I get a moment of enjoying the silence before something inside of me tries to make itself known. Oh. Right. I have my own feelings. I sort of forgot about those.

Adam, who is lonely, alone, and depressed. Who has a hopeless crush on the big jock in his class. Who knows, as a tentative friendship begins, that Caleb is hiding something. But then again.. so is he.

Thinking about Adam makes me feel a little less like a sponge that doesn’t get a say in what it soaks up.

While I did like both characters, I’m not sure I liked either one all the time. They both make questionable decisions, both hide things for too long (and as of the end of this book, one is still hiding things), and.. I don’t know. I loved so much of them, but. Maybe I loved the idea of them a bit more than the reality of them sometimes.

Knowing someone’s feelings doesn’t give me a guidebook on how to respond to them. That I have to make up as I go along.

The back and forth between these two was tough. On the one hand, there’s a lot of baggage, uncertainty, and angst involved. On the other, I’m not even sure how Caleb identifies but while it took quite some time before he blinked and realized he wanted to kiss Adam, date Adam, there wasn’t much issue coming to terms with that. Nor for his family, either. With exception to a few slurs, there wasn’t really any conflict surrounding their characters’ sexualities. The real angst, beyond being sixteen and struggling with depression, with school, with the future, was surrounding an organization who targets Atypicals and who might be working for them; and how keeping Caleb’s secret was paramount.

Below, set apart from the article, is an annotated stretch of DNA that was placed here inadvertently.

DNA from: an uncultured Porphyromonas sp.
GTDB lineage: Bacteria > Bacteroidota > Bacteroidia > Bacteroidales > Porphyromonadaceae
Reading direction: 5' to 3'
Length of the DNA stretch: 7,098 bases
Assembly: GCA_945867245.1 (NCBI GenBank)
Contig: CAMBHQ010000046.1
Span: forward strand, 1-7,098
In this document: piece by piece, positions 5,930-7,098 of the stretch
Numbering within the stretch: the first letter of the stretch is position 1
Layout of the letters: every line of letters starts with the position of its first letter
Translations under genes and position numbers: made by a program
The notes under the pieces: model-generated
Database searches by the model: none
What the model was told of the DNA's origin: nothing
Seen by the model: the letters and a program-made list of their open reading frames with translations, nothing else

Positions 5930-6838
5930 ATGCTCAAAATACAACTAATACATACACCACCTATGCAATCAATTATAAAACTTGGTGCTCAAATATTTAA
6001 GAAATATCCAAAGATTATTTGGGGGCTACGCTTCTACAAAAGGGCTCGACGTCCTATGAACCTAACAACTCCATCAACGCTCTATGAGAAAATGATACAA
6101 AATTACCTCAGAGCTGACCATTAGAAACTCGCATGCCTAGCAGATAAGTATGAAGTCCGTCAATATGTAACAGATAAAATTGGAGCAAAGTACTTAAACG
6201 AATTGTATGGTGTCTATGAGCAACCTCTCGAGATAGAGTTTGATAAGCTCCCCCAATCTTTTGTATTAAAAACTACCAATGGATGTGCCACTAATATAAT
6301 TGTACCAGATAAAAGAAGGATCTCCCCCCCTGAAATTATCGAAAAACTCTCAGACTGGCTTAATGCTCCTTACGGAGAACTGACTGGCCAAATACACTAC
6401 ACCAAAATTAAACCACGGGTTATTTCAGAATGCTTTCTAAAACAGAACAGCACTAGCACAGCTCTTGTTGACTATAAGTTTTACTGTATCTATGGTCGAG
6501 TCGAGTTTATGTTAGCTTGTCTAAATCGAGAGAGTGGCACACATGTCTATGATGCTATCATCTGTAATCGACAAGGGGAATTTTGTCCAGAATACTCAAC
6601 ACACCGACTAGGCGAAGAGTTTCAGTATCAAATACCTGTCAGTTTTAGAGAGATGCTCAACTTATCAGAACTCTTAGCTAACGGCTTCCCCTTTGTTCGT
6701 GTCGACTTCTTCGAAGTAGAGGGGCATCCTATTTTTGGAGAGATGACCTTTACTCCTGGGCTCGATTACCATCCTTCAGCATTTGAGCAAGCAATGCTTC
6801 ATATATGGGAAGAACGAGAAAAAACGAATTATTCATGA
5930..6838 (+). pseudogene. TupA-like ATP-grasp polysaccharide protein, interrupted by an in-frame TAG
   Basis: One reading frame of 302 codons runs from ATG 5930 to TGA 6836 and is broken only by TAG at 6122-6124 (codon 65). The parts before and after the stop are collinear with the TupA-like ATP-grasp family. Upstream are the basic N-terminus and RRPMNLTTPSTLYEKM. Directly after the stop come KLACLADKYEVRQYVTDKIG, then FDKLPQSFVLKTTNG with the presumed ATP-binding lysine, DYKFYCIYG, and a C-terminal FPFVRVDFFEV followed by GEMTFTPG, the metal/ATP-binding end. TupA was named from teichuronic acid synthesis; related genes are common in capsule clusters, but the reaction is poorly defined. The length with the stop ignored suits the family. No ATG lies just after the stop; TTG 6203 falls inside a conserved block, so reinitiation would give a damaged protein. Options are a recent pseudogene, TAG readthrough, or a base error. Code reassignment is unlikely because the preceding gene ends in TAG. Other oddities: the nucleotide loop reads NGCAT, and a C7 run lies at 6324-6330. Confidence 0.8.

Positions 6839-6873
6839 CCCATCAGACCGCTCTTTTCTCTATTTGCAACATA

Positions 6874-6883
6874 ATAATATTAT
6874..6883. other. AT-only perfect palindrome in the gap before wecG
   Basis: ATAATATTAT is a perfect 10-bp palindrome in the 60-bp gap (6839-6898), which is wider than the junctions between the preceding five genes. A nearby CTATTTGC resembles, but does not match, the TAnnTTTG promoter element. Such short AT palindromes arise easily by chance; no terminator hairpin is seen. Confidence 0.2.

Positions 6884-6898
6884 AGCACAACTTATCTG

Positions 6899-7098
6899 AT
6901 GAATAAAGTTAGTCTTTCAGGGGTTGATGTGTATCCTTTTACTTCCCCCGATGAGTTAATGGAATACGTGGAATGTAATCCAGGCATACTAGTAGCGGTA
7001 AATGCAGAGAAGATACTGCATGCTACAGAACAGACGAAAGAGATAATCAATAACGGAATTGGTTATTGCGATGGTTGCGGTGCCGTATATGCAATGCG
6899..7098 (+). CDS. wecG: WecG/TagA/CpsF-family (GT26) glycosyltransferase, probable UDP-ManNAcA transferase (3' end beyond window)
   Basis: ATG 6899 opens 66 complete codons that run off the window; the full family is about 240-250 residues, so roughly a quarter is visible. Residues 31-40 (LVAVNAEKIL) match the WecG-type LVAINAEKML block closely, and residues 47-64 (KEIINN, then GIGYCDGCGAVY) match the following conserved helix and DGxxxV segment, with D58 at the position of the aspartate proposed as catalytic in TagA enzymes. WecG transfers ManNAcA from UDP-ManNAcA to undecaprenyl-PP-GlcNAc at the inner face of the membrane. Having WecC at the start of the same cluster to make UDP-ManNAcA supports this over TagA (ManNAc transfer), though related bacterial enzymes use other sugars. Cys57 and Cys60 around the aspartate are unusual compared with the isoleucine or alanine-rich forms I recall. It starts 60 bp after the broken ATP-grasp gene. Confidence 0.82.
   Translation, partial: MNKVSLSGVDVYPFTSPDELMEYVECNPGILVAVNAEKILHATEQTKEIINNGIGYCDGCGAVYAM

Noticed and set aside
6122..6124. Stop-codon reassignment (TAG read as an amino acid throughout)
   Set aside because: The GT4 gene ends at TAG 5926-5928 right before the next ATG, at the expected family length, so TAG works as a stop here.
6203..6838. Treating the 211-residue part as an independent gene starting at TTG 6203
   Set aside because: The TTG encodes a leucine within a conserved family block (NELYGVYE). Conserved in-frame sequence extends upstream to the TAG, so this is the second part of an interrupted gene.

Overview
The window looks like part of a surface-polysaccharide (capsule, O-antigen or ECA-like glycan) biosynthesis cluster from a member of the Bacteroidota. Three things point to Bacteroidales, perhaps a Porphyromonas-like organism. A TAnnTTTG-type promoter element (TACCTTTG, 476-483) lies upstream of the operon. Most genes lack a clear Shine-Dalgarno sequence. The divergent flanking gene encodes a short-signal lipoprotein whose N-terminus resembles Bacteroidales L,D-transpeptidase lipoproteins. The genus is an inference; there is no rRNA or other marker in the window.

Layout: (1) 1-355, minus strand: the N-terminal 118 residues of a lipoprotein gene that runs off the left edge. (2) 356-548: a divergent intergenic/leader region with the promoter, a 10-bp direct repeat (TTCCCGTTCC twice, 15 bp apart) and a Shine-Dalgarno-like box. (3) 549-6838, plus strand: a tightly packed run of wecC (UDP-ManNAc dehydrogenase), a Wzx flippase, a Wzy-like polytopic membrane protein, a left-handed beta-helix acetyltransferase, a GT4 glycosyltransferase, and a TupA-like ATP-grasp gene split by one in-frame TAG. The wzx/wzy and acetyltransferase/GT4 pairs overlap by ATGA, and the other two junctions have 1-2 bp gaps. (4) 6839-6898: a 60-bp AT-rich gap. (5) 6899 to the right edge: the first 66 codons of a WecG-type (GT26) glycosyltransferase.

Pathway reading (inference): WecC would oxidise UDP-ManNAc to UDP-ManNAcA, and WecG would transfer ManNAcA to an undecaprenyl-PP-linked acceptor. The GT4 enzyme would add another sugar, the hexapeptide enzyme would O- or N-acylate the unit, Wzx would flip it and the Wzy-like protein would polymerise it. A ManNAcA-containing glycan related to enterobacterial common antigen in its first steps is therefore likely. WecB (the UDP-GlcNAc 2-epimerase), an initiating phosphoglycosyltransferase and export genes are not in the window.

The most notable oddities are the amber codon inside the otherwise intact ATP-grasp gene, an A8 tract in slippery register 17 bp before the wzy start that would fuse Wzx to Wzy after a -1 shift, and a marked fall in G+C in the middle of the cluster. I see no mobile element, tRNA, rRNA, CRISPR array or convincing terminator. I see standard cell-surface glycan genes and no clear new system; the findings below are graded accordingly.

I think, for all the good, what keeps this book from being great is the pacing. The latter half of the book changes a lot in both tone and scope and after all the big build-up of who is hiding what, I’m not really sure where we are in the end of it all. I know more books are to come (three, it looks like) but the summaries indicate they are to focus on other characters, so. If that’s true, I’m even less satisfied by this ending. At least for how it wraps for this pair.

I love the concept, therapy for superheroes, and it’s a very creative way to ease into the transition of adapting to new powers, but I guess I wanted a tighter focus on these two soft boys.. but also less time spent getting them together, if future books weren’t going to focus on them, and also an ending that was.. more. I don’t know that I’m explaining this well, but. That said, I would read on. I like this world. I love the unique perspective. I just hope book two, and subsequent books, are stronger.

** I received an ARC from the publisher (thank you!) in exchange for an honest review. **